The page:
As a 90’s kid living in India, the famed Akbar-Birbal stories were part of my growing up years – firstly, thanks to the Amar Chitra Katha comics, and secondly, courtesy the animated series on Cartoon Network. Known for his sharp mind, analytical skills, and quirky wit, Birbal was one of Akbar’s ‘Navaratna’ (nine gems).
From mundane matters pertaining to state of affairs, to something as absurd as counting the number of crows in the kingdom – popular tales of Birbal encompassed it all. So, it was absolutely intriguing to land a book about ‘detective’ Birbal who is entrusted with solving a murder mystery. ‘The Tree Bears Witness’ by Sharath Komarraju shows us a new side to the popular historical figure.
Given the times we live in, where any reference to historical figures is met with a threat to life, or a bounty on the head, it is brave of the writer to pen a fictional tale of the murder of Sujjamal, brother of the newly-wedded Rajput queen of Emperor Akbar. Imagine an envoy of a foreign country dying under mysterious circumstances in India – Sujjamal’s murder has similar far-reaching political consequences, as his marriage with the Rajput princess was a political manoeuvre.
Given the gravity of the situation, Akbar turns to his trusted lieutenant to bring the perpetrator to justice using his famed grey matter. While Birbal sets on the task, he has a herculean challenge laid out before him. Palace politics plays out, as powerful people try to throw Birbal off-course in his task. An innocent scape-goat is jailed for convenience and rivalries play out in a way that makes Birbal’s work even more arduous.
The brisk pace of the story, with all the twists, makes this novel an enjoyable read. Birbal could very well be a modern-day CBI sleuth who is investigating the murder of a diplomat; the spirit of the story would remain intact. The delectable writing, with historical setting, set this book a class apart. The climax, where Birbal assembles the entire royal clan to reveal the murderer, reminded me of how Feluda always finished his cases.
Overall, ‘The Tree Bears Witness’ by Sharath Komarraju is an exciting murder mystery that adds a dash of history to a fictional tale of whodunit. If you read between the lines, the political subtext in the novel will surely impress you.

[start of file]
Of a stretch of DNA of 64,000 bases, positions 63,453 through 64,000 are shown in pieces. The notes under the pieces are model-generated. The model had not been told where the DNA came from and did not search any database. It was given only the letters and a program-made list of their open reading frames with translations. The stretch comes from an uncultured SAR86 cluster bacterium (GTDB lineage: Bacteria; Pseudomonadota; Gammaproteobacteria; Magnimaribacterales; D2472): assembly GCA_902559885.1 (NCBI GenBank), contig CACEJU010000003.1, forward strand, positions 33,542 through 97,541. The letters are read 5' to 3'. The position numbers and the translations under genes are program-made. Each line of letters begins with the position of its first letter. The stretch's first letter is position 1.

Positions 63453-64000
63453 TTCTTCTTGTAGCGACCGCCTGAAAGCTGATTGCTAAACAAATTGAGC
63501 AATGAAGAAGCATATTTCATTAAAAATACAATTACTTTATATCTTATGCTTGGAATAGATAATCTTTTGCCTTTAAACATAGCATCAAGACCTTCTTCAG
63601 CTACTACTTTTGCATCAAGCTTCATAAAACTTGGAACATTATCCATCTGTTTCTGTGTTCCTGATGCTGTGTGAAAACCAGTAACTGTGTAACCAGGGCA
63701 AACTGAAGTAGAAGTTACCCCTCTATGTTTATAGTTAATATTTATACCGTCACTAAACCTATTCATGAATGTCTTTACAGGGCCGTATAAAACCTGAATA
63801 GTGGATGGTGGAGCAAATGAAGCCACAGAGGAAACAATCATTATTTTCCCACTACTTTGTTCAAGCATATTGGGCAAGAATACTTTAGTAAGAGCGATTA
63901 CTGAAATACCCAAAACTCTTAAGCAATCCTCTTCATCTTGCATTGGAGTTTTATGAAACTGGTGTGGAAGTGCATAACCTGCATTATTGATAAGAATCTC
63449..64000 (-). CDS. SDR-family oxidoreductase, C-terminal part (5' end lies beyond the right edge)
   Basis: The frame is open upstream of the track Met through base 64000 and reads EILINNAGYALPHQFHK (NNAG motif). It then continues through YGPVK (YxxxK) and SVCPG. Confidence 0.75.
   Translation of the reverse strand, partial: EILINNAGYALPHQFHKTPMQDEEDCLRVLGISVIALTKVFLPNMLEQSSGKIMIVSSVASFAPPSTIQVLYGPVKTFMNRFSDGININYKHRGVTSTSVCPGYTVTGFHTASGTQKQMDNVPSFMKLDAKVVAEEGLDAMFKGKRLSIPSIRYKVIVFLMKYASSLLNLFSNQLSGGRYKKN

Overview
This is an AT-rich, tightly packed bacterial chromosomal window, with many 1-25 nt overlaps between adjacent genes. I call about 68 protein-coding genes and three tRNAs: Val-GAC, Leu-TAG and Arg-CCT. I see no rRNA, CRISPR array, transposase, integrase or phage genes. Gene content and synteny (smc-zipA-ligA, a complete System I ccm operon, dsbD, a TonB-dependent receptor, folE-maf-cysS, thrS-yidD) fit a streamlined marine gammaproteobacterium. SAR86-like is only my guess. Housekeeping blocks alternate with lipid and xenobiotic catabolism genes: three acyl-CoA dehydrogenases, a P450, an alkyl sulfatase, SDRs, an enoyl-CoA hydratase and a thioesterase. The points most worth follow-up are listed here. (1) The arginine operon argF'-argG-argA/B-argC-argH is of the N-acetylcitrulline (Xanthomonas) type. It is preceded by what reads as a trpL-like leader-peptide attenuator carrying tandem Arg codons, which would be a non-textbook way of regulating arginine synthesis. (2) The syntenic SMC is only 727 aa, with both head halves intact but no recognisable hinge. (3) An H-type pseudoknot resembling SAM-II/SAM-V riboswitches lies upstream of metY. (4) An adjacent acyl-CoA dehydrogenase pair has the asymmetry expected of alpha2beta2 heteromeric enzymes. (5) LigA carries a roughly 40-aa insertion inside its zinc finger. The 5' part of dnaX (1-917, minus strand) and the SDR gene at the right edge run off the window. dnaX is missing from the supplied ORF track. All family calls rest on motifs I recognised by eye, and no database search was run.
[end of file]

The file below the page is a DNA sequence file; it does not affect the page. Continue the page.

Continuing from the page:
My Rating: 4/5 stars
P.S. The review copy of the book was provided by Amazon.
DISCLAIMER: All Images Used In This Book Have Their Respective Copyrights
History was one of my favourite subjects in school. The stories from the past always excited me. Sadly, when we were in school internet was unheard of and the only source of information was the text book. Thanks to the rat race and focus on syllabus and exams, the charm of the subject was lost. But even now historical fiction as a genre excites me the most. There is no pleasure more gratifying than reading about the bygone eras as stories.
The Maratha empire finds little mention in the History syllabus which I studied. However, thanks to Sanjay Khan’s ‘The Great Maratha’ the concept of Chhatrapati, Peshwa and Balaji Bajirao was not alien to me. Ram Sivasankaran humanises the Peshwa for us.
The novel is set in the 18th century; Mughal empire is on its decline and the Maratha Confederacy has established itself as a force to be reckoned with in the Indian Subcontinent. Nizam Ul Mulk of the Mughal Empire, whose ambitions know no bound, wants to end the Maratha Confederacy by eliminating their biggest warrior – the Peshwa Balaji Vishvanath Bhat. There are enemies within the Maratha fold who would go to any lengths to fulfill their desires – even attack the Chhatrapati.
After the demise of Balaji Vishvanath Bhat, the Peshwa’s son, Bajirao Bhat, ascends the position of Peshwa and must utilise his scant military and administrative experience to deal with the enemies facing the empire.
True to the title of the book, the whole narrative shows us the heroic side of Bajirao. We see him mature from an adolescent son who is learning politics and warfare from his father, to a responsible leader who is ready to embrace death to protect his flock. We also see the humane side of him, a loving husband and a devoted father.
The writing is nothing short of a thriller and will keep you hooked till the last page. The descriptions are so vivid you can actually picture the scenes before your eyes. Every character has been etched flawlessly, highlighting the grey shades. The dialogues are crisp and every chapter well thought out.
If only history textbooks (or teaching methods in schools) were half as interesting as books like ‘The Peshwa’, people would not associate dull, soporific tenor with the subject. Thank you Ram Sivasankaran for a prized collection on an important chapter of Indian history (albeit forgotten).
P.S. Thank you Writers Melon for the review copy.
My Rating: 3/5 stars
DISCLAIMER: All Images Used In This Post Have Their Respective Copyrights